I had so much teaching about idioms, that I decided to create my own activities. Check them out below.
Click the image to get your free copy of activities for Good Work, Amelia Bedelia. I hope you enjoy using them.
As Christmas time quickly approaches, the children get more and more excited. It is hard for them to sometimes realize the passage of time until Christmas arrives. Here is a countdown poster that can be used to help them visualize when Christmas Eve will come. Click here or on the image to get your free copy.
Cross off the ornament that matches each day in December as it arrives. This can be used as a math activity as well by counting how many days have passed or how many days are left until Christmas.
Here is a booklet that can be created as a class booklet or individual student booklets. It is based on the song the 12 Days of Christmas. It is a great way to be creative about gifts to share or activities to do for 12 days at Christmas time.
I would love to see pictures of your booklets if you decide to do this activity. If you have any other suggestions for ways to use it, please let me know in the comments. Happy creating.
Classroom management is something that everyone needs to focus on when starting a new year. There are many different ideas and approaches being used now, so it is important to find what works for you and your students.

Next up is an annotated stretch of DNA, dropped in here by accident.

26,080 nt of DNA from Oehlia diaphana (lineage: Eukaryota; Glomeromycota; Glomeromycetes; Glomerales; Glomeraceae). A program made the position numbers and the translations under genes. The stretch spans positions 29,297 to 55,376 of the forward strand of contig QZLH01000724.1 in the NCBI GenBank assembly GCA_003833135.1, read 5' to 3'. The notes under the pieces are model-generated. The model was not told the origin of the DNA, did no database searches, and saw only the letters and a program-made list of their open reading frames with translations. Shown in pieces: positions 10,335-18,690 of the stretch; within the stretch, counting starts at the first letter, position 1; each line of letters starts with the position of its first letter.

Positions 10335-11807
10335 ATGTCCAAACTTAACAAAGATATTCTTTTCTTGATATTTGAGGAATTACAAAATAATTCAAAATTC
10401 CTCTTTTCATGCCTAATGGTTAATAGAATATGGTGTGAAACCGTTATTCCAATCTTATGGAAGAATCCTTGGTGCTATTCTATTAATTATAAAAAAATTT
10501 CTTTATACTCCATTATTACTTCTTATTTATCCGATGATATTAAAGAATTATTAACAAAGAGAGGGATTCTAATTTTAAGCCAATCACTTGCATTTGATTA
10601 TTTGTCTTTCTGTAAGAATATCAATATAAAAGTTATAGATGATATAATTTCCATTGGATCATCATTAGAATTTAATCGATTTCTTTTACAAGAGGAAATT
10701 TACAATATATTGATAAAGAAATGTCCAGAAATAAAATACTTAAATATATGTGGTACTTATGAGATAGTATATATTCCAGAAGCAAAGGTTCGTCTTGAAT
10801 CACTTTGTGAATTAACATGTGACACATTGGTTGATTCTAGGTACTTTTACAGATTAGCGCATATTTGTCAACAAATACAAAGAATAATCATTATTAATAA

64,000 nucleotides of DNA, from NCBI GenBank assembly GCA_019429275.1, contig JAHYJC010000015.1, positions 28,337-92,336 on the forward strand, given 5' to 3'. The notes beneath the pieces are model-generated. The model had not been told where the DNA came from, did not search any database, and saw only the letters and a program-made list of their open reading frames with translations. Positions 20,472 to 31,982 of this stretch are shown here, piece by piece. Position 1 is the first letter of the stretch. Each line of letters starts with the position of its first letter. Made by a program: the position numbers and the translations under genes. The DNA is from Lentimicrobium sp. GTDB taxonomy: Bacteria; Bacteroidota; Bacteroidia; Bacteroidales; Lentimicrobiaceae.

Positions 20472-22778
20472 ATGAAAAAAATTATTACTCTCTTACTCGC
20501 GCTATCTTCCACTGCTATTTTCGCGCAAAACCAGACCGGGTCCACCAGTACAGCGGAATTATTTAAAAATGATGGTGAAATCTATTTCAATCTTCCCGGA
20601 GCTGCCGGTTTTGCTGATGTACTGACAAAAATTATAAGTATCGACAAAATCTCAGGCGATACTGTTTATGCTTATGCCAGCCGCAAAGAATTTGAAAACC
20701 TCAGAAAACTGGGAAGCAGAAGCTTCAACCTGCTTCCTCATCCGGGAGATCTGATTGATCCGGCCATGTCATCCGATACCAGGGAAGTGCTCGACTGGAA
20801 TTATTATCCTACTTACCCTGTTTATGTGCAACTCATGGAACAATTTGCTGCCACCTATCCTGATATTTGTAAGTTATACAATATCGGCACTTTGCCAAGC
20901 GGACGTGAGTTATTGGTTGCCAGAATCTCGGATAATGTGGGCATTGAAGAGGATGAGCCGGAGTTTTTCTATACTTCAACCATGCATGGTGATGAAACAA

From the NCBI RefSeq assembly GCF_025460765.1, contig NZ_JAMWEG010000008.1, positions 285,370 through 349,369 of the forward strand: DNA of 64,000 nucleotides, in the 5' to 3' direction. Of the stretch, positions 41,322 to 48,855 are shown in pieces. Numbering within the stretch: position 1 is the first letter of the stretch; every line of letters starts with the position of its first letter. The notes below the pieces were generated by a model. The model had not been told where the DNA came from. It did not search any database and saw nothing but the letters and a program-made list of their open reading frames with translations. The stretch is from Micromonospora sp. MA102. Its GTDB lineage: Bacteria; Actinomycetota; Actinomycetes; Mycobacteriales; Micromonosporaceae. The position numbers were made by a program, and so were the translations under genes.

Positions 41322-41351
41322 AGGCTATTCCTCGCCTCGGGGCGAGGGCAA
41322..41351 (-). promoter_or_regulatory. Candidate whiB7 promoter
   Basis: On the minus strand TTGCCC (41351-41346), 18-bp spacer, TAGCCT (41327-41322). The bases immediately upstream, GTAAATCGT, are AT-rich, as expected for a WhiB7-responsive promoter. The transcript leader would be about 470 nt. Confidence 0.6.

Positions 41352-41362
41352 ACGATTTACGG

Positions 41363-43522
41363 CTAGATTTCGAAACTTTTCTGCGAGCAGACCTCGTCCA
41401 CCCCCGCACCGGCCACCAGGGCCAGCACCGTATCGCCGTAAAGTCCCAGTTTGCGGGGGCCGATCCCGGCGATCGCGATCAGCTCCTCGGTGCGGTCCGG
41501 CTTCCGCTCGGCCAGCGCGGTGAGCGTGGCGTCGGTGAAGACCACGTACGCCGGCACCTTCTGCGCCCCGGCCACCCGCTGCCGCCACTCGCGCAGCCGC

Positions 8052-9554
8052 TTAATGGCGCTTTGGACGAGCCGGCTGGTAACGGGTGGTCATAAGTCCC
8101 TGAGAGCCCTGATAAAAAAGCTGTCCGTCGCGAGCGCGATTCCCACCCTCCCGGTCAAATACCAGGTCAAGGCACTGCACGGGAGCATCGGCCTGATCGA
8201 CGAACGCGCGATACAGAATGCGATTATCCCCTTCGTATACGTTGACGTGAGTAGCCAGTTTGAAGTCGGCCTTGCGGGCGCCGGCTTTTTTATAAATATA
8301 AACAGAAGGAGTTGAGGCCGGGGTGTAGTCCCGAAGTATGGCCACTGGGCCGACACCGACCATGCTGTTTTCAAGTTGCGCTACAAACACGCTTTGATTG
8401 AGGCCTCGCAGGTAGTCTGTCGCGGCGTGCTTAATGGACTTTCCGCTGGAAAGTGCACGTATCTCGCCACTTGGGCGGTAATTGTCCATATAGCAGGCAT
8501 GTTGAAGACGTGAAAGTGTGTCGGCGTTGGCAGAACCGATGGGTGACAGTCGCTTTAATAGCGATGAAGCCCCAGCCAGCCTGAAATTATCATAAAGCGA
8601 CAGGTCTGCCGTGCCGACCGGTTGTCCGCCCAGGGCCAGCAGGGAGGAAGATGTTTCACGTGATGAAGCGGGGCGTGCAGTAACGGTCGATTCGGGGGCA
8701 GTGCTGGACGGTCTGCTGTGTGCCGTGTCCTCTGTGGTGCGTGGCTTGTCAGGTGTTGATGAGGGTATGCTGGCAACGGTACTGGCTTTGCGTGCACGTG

Three years ago, I was introduced to Whole Brain Teaching. I saw a few blog posts about its use in the classroom and I decided to find out more about it. I read the book Whole Brain Teaching For Challenging Kids during that summer and I decided to begin implementing some of the components in my classroom.
I decided to begin with the classroom rules. I created a set of posters to use in my room. I made some changes to rule 1 because I found that my students were able to follow directions quickly, but they sometimes didn't focus on following them correctly. I also changed rule 3 for my students because I didn't require them to raise their hands to leave their seats.
I decided to make a variety of different themes for the rules so they could fit in with the seasons, sports, and classroom decor. One bundle uses a cursive font as well. The rules didn't change, just the themes. Click on the images to get a copy for yourself.
I also introduced the concepts of Class/Yes and Teach/Okay. I was amazed at how quickly my students responded to these ideas and began to model them. It was interesting to see how I was able to break information into small chunks for them to teach each other. I didn't think I would be able to do this! I am so glad that I tried. The kids liked being the teacher and everyone was accountable.
I did create a scoreboard, but I found that I didn't use it very much. My class didn't have very many challenging behaviors, so they followed the rules most of the time without the board.
There are so many other elements to Whole Brain Teaching that I didn't get a chance to try out, but if I hadn't recently retired, I would definitely incorporate them into my teaching.
Head on over to the whole brain teaching website for more information. I would strongly recommend checking it out and reading the book. Even if you add just some of the elements into your teaching, it does make a difference.
About Me Charlene Sequeira
I am a wife, mother of 4, grandmother of 8, and a retired primary and music teacher. I love working with kids and continue to volunteer at school and teach ukulele.